Everything Put Together

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(1999) ★★★

Film4: PREMIERE Monday 6 July, 1.30am

On the way back from a friend’s poolside party, Radha Mitchell sees, or perhaps imagines, a black hearse fast approaching on the other side of the road. It is not the first indication that something is not quite right with Mitchell’s seemingly content life: happily married, heavily pregnant, a gleaming kitchen filled with baby food, everything is perfect. But she seems nervous and anxious, and she disintegrates after losing her baby to sudden infant death syndrome at the hospital. It doesn’t help that her mother is so distant, nor that her so-called friends turn out to be worse than useless. Brooding, cruel drama from Monster’s Ball director Marc Forster, using digital video in a highly stylised manner to convey Mitchell’s heightened sense of unreality in a sunny suburban environment. The way in which Forster details a vulnerable woman’s gradual detachment from the dreamy banalities of her life brings Roman Polanski’s Repulsion to mind, although the two films could not look more different. It’s closer in spirit to Todd Haynes’ Safe. The use of sound throughout is eerie and unsettling, while the ethereal carnival-like music is simply spooky. Forster has completed eight features (notably Quantum of Solace and World War Z) since this picture, which was unseen in the UK until 2002 and is now rewarded with a long-delayed Film4 first play in a graveyard slot.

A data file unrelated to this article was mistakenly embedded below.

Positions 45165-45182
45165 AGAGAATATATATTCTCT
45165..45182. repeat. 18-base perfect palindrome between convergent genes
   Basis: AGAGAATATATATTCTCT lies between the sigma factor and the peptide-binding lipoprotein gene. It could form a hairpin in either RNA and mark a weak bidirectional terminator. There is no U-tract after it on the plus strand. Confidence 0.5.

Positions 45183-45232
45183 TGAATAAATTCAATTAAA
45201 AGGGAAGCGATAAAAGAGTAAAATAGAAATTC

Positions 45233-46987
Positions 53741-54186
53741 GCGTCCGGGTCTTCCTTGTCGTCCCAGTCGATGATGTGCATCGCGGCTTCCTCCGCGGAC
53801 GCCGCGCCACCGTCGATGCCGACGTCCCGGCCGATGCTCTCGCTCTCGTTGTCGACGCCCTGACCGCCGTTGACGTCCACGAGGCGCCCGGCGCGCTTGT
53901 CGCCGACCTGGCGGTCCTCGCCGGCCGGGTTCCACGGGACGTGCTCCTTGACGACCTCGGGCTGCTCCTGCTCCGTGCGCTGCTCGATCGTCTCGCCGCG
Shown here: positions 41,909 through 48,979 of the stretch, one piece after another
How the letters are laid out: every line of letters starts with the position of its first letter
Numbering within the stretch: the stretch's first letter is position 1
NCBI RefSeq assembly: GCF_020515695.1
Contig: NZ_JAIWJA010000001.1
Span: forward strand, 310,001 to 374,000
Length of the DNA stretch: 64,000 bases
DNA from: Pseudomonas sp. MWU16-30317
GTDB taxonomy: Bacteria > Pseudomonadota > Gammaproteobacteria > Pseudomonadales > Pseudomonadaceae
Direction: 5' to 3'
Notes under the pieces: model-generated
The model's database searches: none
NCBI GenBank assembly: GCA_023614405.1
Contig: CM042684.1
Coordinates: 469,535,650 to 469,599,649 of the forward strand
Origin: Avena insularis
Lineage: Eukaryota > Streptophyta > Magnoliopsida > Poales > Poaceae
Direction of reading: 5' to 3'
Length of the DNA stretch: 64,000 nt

Certificate: 12
Duration: 90min